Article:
Home repairs always take twice as long as you think and always cost twice as much. It happened again!
My elderly uncle lives alone in a tiny block house in central Illinois where I spent my childhood. My sister and I were raised by our grandparents there and this much loved bachelor uncle was part of our family. Time passed and we all grew older. She and I married and moved out. Our grandparents, his parents, moved on to glory. He remained single and stayed.
The house is constructed of sturdy concrete blocks with that new-fangled modern siding attached. It's small and cozy and he wouldn't want to be anywhere else in the world. It has been home for him for far too long to change things now. His body is wearing out, much like his house, but we're all committed to helping him stay there for the remainder of his golden years.
A recent storm put a limb through the roof of that old house and problems began. This past weekend was the designated time to get the thing fixed. Family members climb on that steep sloping roof to assess the damage. After pulling the limb free it was decided that, yep, a new roof was the solution. Much to their surprise the men removed one layer of asphalt shingles, then another, then a layer of wooden shake shingles and then another! Who knew? Those two layers of old wooden shingles must have been hiding there since that house was built nearly 100 years ago. No one remembers ever even seeing those things.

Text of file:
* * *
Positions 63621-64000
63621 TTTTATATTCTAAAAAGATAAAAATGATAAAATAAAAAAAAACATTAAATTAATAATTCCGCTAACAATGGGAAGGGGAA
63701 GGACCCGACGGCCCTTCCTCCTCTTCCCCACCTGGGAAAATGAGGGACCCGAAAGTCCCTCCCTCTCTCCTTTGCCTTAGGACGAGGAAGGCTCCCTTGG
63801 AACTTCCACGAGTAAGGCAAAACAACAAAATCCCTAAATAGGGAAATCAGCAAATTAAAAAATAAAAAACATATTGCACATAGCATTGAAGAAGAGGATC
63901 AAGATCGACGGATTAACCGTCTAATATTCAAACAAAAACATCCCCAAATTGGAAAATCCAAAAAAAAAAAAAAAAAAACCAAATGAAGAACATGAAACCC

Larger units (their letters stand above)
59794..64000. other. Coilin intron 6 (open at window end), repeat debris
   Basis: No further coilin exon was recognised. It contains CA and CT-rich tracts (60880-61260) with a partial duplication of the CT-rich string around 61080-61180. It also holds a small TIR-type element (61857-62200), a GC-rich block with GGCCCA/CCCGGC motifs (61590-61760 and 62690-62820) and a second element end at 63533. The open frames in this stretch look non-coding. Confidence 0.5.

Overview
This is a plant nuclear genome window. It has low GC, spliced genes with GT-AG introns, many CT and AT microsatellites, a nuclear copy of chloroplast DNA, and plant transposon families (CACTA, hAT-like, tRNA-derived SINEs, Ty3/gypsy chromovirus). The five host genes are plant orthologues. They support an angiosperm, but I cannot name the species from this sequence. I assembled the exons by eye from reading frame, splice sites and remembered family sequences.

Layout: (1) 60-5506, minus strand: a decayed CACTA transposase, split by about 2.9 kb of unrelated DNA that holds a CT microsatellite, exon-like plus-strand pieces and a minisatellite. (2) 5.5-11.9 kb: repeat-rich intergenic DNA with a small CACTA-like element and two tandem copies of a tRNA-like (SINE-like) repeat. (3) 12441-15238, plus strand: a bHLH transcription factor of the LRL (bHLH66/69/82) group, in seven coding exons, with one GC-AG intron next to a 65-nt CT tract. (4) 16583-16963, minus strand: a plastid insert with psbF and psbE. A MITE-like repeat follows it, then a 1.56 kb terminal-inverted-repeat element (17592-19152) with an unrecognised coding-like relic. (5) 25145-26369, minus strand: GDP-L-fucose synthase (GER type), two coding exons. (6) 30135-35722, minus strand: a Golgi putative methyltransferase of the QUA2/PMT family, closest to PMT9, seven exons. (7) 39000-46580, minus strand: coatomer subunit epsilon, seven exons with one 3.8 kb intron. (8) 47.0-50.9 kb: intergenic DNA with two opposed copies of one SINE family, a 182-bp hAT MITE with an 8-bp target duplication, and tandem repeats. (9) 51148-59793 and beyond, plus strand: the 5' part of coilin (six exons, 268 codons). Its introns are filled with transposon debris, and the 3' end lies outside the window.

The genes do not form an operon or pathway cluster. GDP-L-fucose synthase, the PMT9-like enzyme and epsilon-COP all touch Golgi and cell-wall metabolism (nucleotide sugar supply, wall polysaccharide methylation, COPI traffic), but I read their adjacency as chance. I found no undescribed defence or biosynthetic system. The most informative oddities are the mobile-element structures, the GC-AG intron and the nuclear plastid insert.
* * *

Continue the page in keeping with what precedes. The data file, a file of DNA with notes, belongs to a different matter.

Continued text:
(I wonder if anyone important ever slept there? George Washington? Abraham Lincoln? Barak Obama? We could have it listed on the National Register of Historic Places, maybe even put up a plaque!)
After much effort on a hot and muggy Illinois day the guys called it quits. They made plans to return to begin again tomorrow. It is a monumental project!
Knowing when to tear something down or when to do all in your power to preserve it takes a great amount of wisdom.
Knowing when and how to care for an elderly family member takes no thought at all.